The Skolkovo Foundation signed a cooperation agreement on Wednesday with Luxinnovation, the national agency for innovation and research of Luxembourg.

Skolkovo's Yury Saprykin (left) and Luxinnovation's Ian Cresswell sign the agreement in Moscow on Wednesday as the deputy prime ministers of Belgium, Russia and Luxembourg look on. Photo:

The document was signed during a meeting in Moscow of the Russia-Belgium-Luxembourg intergovernmental commission attended by Russian Deputy Prime Minister Dmitry Rogozin, Belgian Deputy Prime Minister and Foreign Affairs Minister Didier Reynders, and Luxembourg Deputy Prime Minister and Economy Minister Etienne Schneider.

Under the new agreement, Russia and Luxembourg will work together to promote the sharing of information and opportunities, said Ian Cresswell, head of international affairs at Luxinnovation.

“This agreement reinforces its [Luxinnovation’s] strategy of partnering with the best actors in order to develop real advantages, in particular for Luxembourg and Russian small and medium-sized enterprises,” he said.

Yury Saprykin, vice president for regional and international development at the Skolkovo Foundation, said he hoped that the memorandum signed with Luxinnovation would give new impetus to the two countries’ cooperation.

Luxembourg Prime Minister Xavier Bettel taking part in the plenary session of the Open Innovations forum at Skolkovo. Photo:

“Luxembourg isn’t just Europe’s biggest financial centre, with banks that actively implement the latest fintech and information security programmes – and we plan to present Skolkovo innovations in this area at the ICT Spring trade fair in Luxembourg in May,” said Saprykin.

“It’s also a major centre of satellite research with the biggest concentration of aerospace startups in Europe. Skolkovo companies have already made contact with the satellite company SES, and several of them are interested in working on what SES has declared to be its innovative priorities,” he said.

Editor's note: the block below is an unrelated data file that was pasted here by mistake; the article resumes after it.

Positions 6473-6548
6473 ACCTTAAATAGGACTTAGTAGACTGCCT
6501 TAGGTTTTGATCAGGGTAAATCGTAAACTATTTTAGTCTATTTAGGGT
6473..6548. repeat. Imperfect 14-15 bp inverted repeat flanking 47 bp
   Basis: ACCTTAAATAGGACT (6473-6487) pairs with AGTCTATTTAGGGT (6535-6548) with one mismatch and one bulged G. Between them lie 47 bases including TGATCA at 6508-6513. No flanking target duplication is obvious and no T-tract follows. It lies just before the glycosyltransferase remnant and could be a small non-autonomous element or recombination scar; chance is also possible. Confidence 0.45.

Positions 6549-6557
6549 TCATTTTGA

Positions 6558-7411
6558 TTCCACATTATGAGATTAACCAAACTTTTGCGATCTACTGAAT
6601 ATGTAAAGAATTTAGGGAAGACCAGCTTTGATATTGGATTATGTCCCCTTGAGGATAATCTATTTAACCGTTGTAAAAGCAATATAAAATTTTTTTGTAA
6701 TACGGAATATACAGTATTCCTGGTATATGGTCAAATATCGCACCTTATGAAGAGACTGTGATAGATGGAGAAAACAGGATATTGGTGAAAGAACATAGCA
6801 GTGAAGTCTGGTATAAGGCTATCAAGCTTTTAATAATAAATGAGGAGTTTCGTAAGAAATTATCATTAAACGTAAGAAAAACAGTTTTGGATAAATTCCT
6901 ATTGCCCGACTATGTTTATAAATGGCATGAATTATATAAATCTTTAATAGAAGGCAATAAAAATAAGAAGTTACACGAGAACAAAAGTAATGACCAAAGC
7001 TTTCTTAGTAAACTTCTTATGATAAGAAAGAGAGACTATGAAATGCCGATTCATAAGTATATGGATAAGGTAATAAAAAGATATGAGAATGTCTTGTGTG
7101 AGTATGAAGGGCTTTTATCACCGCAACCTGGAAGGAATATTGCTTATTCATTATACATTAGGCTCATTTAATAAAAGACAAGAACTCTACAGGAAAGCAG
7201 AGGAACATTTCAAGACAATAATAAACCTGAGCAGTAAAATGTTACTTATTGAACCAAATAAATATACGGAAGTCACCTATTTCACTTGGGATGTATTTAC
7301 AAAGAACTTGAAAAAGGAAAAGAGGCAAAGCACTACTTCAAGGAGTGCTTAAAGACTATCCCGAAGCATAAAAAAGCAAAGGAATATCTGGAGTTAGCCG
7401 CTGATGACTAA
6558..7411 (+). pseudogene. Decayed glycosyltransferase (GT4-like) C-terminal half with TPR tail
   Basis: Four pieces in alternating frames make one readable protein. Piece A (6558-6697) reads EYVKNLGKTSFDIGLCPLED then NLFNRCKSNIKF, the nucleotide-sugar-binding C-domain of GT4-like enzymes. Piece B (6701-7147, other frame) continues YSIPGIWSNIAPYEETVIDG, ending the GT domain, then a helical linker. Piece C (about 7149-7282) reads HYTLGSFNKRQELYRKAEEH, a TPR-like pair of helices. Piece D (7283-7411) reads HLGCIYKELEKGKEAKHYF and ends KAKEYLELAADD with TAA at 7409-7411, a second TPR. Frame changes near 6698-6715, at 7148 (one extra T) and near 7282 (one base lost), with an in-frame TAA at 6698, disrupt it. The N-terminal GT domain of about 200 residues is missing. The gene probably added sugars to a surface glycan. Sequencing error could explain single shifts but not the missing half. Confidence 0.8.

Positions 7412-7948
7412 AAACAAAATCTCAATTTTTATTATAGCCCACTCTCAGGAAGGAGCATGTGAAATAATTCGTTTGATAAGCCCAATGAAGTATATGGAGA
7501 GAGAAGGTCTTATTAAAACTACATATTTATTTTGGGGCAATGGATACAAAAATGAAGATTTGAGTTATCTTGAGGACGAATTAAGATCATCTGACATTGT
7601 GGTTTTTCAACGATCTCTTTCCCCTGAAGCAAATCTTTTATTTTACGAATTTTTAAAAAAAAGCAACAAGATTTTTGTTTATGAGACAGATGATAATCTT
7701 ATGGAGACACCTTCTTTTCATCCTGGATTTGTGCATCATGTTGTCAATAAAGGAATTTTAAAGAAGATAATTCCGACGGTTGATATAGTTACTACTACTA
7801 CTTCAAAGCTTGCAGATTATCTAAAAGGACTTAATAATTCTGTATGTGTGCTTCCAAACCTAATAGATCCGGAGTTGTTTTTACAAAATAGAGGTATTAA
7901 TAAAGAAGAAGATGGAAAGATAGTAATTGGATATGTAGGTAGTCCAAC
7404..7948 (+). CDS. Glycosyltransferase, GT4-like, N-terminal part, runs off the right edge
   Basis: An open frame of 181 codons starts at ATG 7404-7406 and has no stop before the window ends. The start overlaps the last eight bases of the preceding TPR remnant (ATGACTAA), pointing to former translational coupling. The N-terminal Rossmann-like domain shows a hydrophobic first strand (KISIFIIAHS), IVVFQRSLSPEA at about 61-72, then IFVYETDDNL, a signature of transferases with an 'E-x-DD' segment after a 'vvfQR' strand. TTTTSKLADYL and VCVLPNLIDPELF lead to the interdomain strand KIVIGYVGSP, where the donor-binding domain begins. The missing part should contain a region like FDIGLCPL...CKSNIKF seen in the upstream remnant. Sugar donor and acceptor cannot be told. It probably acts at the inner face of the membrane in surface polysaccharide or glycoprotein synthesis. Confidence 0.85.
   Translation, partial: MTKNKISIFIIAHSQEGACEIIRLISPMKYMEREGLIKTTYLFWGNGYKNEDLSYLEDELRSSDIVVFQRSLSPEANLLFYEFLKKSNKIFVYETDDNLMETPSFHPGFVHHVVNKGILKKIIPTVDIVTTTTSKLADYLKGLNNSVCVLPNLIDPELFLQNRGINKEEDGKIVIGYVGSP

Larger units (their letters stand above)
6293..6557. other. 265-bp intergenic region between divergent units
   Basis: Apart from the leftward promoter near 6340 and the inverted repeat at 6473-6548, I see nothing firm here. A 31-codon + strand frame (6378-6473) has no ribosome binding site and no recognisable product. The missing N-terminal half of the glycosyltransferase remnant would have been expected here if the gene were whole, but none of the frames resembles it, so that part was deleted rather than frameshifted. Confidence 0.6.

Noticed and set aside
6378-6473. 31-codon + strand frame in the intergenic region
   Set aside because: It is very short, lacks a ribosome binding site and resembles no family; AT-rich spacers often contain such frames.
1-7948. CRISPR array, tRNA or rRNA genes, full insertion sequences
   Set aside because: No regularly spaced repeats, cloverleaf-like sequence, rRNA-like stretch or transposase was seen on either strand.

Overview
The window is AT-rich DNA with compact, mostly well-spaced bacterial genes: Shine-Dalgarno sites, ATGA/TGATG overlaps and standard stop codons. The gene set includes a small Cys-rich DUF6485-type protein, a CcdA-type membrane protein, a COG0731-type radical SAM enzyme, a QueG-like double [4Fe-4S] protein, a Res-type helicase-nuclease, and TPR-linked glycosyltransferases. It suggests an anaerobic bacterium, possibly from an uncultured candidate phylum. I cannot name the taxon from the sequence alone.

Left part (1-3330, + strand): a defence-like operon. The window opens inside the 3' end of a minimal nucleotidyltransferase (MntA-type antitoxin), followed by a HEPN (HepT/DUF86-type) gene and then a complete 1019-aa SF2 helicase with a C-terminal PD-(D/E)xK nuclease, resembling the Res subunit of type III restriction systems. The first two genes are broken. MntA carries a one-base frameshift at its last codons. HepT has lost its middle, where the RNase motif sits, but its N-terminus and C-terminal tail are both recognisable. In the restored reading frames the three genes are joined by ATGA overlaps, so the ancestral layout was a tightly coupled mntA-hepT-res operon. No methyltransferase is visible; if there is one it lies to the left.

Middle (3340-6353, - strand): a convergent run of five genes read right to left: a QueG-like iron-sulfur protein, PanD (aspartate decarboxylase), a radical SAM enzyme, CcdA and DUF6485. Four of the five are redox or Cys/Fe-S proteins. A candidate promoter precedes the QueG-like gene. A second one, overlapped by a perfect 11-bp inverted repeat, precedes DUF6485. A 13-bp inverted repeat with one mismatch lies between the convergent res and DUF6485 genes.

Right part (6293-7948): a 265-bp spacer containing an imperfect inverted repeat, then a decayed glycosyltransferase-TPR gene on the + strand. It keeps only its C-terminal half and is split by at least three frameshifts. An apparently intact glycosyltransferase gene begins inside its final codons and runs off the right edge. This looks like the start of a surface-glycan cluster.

The communications satellite company SES was launched by the Luxembourg government in 1985.

Schneider, Luxembourg’s Economy Minister, recalled during the Open Innovations forum held at the Skolkovo innovation centre last October that the government had underwritten the first launch for the equivalent of 5 percent of the country’s total annual budget, since no insurance company would do so. Public outrage ensued, including in parliament, he told the audience in Moscow.

“But we had the courage to do it and now it’s the biggest private satellite company in the world,” he said.

Schneider made the remarks during a panel session devoted to asteroid mining. Luxembourg startled the world in 2016 by announcing it was going to create a legal framework for asteroid mining companies from anywhere in the world, adding that it would invest 200 million euros in the sector.

The Open Innovations forum at Skolkovo was also attended by Luxembourg Prime Minister Xavier Bettel, who took part in the forum’s plenary session together with his Russian counterpart Dmitry Medvedev.

The visits are a two-way process: eight Skolkovo microelectronics companies took part in a business mission to Luxembourg and Belgium last year. Saprykin said two business missions undertaken by Skolkovo startups to Belgium had created a good foundation for developing business contacts there.

“We are planning to establish new business links with Belgian companies during an upcoming visit to Skolkovo by a large delegation from the city of Antwerp, headed by the city mayor,” he said at Wednesday’s signing.